Latest: Trump hails 'perfect day' for women's demo as protesters march against him

Update 8.50pm: US president Donald Trump tweeted that it was a "perfect day" for women to march to celebrate the "economic success and wealth creation" of his first year in office - while women across America rallied against him and his policies.

However, people participating in rallies and marches in the US and around the world denounced Mr Trump's views on immigration, abortion, LGBT rights, women's rights and more.

The march in Washington, DC, today had the feel of a political rally when US senator Kirsten Gillibrand and US congresswoman Nancy Pelosi, both Democrats, urged women to run for office and vote to oppose Mr Trump and the Republicans' agenda.

"We march, we run, we vote, we win," Ms Pelosi said, to applause.

Thousands of people turned out for the rally at Lincoln Memorial and a march from the National Mall to Lafayette Park. It was one of many around the US and the world in support of female empowerment.

Thousands of people gathered in Cleveland, Richmond, Virginia, Philadelphia, New York, Austin, Texas, and elsewhere.

In Palm Beach, Florida, home to Mr Trump's Mar-a-Lago estate, several hundred people gathered carrying anti-Trump signs as they prepared to march.

Across the globe, people hit the streets on the anniversary of Mr Trump's inauguration, marching against his policies and in support of the #MeToo movement against sexual assault and harassment.

In Palm Beach, a group of women wearing red cloaks and white hats like the characters in the book and TV show The Handmaid's Tale marched in formation, their heads bowed.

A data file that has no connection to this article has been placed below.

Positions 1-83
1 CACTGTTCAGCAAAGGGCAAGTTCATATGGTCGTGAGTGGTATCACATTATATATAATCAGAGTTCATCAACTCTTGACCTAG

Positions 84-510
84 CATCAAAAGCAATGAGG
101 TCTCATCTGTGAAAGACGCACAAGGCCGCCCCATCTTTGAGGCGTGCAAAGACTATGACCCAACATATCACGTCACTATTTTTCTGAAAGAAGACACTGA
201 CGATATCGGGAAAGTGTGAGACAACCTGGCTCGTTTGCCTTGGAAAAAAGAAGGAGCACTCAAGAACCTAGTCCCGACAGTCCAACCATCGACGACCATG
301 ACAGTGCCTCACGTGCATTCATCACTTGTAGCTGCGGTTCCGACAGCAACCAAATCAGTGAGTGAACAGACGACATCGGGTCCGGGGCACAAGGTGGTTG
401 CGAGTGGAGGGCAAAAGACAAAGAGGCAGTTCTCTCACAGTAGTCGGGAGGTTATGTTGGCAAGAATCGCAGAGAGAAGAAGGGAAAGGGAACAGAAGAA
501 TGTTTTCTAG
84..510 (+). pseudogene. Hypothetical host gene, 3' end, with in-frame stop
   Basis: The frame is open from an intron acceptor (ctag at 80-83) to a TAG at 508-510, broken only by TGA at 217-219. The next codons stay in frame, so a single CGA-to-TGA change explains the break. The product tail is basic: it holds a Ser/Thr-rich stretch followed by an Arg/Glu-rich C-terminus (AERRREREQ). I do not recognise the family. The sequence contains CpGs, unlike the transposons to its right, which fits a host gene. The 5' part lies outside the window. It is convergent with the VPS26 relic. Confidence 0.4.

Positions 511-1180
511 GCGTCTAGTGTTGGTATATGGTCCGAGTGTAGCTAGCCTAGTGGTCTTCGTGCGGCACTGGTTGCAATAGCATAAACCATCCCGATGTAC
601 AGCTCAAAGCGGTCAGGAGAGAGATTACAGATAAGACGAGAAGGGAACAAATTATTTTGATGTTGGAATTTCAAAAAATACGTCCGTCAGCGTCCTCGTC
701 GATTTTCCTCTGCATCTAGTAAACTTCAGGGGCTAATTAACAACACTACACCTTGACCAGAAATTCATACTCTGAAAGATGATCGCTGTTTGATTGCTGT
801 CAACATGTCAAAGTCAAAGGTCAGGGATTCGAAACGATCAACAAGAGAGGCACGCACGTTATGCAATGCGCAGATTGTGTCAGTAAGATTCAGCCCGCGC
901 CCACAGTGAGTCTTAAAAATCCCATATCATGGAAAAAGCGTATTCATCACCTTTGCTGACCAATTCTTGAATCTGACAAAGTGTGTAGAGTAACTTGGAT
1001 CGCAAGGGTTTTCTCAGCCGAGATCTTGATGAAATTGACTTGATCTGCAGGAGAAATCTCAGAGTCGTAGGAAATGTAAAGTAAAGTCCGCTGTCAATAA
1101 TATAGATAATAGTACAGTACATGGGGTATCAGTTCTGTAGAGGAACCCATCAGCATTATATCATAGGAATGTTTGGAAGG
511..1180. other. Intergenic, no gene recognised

In Los Angeles, organisers predicted thousands of people, including state officials and celebrities, would march to City Hall.

Activists in New York said the march was important because basic rights for women, immigrants and others are under attack.

In Chicago, thousands of people gathered in Grant Park. Fawzia Mirza drew cheers from the crowd as she kicked off the event with a reference to the partial government shutdown, which began hours earlier.

"When the government shuts down, women still march," she said.

Earlier, activists gathered in Rome to denounce violence against women and express support for the #MeToo movement. They were joined by Italian actress and director Asia Argento, who made headlines after alleging in 2017 she had been sexually assaulted by Hollywood producer Harvey Weinstein in the 1990s. She spoke up about the criticism she received after revealing her own experiences of abuse.

The 2017 rally in Washington, DC, and hundreds of similar marches created solidarity for those denouncing Trump's views on abortion, immigration, LGBT rights and more. Millions of people around the world marched during last year's rallies, and many on Saturday thought about all that has happened in the past year.

The Republican president delivered new support to the anti-abortion movement he once opposed, speaking by video to thousands of activists at the annual March for Life on Friday.

Among the goals of this year's march are getting more Democrats to run for public office and bolstering voter registration.

People line up on Central Park West as they wait for the start of the march. Pic: AP Photo/Craig Ruttle